I shared and I shared and I shared. As I realised what exactly I had shared my first thought was horror, followed by immense relief and then joy as I saw people listening, nodding their heads in understanding and looking at me with empathy in their eyes instead of judgment. Once again I was reminded why I chose these people as my tribe. They knew what I was experiencing and would hold nothing against me, they would love and support me regardless of what came out of my mouth. Here I could be free but only if I let myself. I went to bed shortly after feeling exhausted but for the first time in weeks, I was relaxed.
Saturday morning started bright and early and I felt rested, at peace for the first time in a while, not irritable, not anxious and not restless. We played a game called ‘All my friends’ and I won’t explain the whole game but the purpose is for people to realise and understand that they are not alone. We have all done things that we are ashamed of or feel guilty for but in this game, you get to see that you are not the only one. Out of the 50 situations that were given not once was someone left standing alone, others always joined them in the middle, sharing their feelings of guilt, shame, fear or remorse. A passing comment from someone was, “never has sharing my secrets and exposing the shame been so much fun.’ How very true. Wounds were opened for people and insights into resentments, fears, and shame were had by all. There was no time after the game to slink off on your own and isolate though as we soon got a ‘burning issues’ meeting going for everyone to share what had come up for them in the game. Tears and toilet paper rolled around the room. People got up to hug others, hand tissues out and silent encouragement was given in the form of hand on someone’s back or leg next to you.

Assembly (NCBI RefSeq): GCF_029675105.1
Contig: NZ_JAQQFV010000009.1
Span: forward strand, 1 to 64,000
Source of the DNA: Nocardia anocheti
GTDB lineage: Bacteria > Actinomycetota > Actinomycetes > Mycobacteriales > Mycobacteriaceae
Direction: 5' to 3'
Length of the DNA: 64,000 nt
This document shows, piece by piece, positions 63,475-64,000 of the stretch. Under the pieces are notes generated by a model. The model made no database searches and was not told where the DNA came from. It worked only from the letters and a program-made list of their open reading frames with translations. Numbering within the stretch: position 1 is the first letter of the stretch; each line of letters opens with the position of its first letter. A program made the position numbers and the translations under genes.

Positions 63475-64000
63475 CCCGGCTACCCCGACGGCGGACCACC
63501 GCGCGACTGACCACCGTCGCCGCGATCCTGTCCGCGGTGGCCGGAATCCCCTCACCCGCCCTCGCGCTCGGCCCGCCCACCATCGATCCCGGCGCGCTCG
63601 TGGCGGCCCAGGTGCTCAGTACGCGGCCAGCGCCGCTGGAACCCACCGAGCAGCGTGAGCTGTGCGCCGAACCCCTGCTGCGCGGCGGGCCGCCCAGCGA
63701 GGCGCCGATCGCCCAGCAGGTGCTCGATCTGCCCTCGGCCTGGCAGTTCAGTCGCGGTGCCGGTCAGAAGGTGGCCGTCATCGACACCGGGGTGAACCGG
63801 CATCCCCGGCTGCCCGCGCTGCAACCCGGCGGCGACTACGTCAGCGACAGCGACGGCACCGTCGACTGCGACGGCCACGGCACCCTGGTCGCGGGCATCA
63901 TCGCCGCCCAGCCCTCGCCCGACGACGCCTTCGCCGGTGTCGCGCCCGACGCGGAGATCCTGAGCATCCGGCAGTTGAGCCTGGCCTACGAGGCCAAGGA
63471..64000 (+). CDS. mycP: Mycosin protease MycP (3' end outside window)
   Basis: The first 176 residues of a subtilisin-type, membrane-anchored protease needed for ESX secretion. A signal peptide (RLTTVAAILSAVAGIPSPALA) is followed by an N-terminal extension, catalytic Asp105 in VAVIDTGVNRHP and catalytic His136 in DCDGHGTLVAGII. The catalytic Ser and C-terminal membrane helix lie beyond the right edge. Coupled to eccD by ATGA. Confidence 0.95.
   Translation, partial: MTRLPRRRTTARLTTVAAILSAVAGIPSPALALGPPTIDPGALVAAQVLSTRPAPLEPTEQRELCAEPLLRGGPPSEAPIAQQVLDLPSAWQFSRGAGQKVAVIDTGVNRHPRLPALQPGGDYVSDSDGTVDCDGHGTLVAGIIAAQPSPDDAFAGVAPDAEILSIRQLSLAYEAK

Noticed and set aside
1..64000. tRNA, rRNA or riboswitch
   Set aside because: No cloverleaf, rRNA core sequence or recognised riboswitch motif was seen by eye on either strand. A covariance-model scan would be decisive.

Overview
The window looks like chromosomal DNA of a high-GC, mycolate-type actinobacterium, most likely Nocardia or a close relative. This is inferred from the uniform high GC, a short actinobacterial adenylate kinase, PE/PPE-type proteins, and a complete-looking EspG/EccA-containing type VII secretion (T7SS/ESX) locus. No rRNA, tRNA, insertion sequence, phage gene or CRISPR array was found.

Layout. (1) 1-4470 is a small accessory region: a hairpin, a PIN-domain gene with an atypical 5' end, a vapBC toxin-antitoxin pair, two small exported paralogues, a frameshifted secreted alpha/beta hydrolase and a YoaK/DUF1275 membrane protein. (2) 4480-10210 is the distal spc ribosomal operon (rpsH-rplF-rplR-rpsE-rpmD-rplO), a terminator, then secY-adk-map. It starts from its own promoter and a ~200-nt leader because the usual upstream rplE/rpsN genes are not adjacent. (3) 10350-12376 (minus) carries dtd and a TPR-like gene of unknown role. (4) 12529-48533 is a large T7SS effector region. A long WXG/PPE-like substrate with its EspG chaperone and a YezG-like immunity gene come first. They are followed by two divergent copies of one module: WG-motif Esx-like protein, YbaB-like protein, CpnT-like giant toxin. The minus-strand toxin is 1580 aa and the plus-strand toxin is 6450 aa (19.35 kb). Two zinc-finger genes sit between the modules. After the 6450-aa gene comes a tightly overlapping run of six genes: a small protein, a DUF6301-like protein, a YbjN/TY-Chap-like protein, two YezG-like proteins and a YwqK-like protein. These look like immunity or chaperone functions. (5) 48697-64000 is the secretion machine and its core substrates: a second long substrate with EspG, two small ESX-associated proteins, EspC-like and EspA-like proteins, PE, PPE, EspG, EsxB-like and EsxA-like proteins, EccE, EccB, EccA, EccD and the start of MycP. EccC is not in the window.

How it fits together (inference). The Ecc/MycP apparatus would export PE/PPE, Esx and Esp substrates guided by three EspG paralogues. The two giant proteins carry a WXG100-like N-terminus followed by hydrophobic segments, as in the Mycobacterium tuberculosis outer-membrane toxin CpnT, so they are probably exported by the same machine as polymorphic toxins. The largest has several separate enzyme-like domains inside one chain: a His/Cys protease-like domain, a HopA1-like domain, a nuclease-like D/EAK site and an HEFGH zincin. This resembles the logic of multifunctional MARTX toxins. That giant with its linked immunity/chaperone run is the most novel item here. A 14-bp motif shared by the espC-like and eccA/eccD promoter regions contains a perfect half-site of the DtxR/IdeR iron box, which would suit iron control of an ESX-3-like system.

I looked around me and saw what support really looked like, what love looked like and what empathy looked like. It was amazing, I felt amazing, the people around me were amazing. We were a large group of people spanning 50 years in age, over 100 kilometers in distance, from all different backgrounds and cultures, with different identities and struggles. But we were a tribe, we ARE a tribe, we are MY tribe. I know this, have known this in the past and should know it but still, I was keeping my fears inside for so long and putting on a brave face for the world, my family and my friends. Why? Because that’s what I think people expect, it’s what I expect, it’s the pressure I put on myself all the time.